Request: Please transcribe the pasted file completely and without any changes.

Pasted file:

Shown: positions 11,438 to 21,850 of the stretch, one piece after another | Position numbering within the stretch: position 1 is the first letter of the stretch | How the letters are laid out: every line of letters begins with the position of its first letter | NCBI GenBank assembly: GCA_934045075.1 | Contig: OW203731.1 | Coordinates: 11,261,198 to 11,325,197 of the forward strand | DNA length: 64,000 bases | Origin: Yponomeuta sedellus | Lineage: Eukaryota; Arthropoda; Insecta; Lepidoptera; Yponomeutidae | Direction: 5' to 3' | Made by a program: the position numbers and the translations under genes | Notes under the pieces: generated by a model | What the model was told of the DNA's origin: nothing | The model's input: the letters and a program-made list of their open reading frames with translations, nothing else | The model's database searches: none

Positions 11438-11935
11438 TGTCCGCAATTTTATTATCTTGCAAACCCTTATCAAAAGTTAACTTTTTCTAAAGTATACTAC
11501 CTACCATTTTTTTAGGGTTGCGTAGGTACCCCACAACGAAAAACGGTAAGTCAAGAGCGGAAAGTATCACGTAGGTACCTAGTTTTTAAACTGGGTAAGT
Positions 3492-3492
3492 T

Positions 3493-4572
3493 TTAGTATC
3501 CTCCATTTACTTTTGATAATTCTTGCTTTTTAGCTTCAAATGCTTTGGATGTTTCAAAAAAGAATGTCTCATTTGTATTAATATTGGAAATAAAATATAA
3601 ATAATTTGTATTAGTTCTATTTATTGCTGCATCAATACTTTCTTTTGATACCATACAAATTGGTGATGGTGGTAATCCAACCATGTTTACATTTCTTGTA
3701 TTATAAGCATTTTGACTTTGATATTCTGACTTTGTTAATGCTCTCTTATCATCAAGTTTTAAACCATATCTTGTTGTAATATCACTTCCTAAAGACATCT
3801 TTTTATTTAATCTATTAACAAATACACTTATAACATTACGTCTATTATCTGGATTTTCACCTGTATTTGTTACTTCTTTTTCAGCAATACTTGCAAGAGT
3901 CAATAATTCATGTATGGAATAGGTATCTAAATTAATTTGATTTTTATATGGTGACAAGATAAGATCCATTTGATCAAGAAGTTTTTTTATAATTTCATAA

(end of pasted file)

Shown: positions 11,438 to 21,850 of the stretch, one piece after another | Position numbering within the stretch: position 1 is the first letter of the stretch | How the letters are laid out: every line of letters begins with the position of its first letter | NCBI GenBank assembly: GCA_934045075.1 | Contig: OW203731.1 | Coordinates: 11,261,198 to 11,325,197 of the forward strand | DNA length: 64,000 bases | Origin: Yponomeuta sedellus | Lineage: Eukaryota; Arthropoda; Insecta; Lepidoptera; Yponomeutidae | Direction: 5' to 3' | Made by a program: the position numbers and the translations under genes | Notes under the pieces: generated by a model | What the model was told of the DNA's origin: nothing | The model's input: the letters and a program-made list of their open reading frames with translations, nothing else | The model's database searches: none

Positions 11438-11935
11438 TGTCCGCAATTTTATTATCTTGCAAACCCTTATCAAAAGTTAACTTTTTCTAAAGTATACTAC
11501 CTACCATTTTTTTAGGGTTGCGTAGGTACCCCACAACGAAAAACGGTAAGTCAAGAGCGGAAAGTATCACGTAGGTACCTAGTTTTTAAACTGGGTAAGT
Positions 3492-3492
3492 T

Positions 3493-4572
3493 TTAGTATC
3501 CTCCATTTACTTTTGATAATTCTTGCTTTTTAGCTTCAAATGCTTTGGATGTTTCAAAAAAGAATGTCTCATTTGTATTAATATTGGAAATAAAATATAA
3601 ATAATTTGTATTAGTTCTATTTATTGCTGCATCAATACTTTCTTTTGATACCATACAAATTGGTGATGGTGGTAATCCAACCATGTTTACATTTCTTGTA
3701 TTATAAGCATTTTGACTTTGATATTCTGACTTTGTTAATGCTCTCTTATCATCAAGTTTTAAACCATATCTTGTTGTAATATCACTTCCTAAAGACATCT
3801 TTTTATTTAATCTATTAACAAATACACTTATAACATTACGTCTATTATCTGGATTTTCACCTGTATTTGTTACTTCTTTTTCAGCAATACTTGCAAGAGT
3901 CAATAATTCATGTATGGAATAGGTATCTAAATTAATTTGATTTTTATATGGTGACAAGATAAGATCCATTTGATCAAGAAGTTTTTTTATAATTTCATAA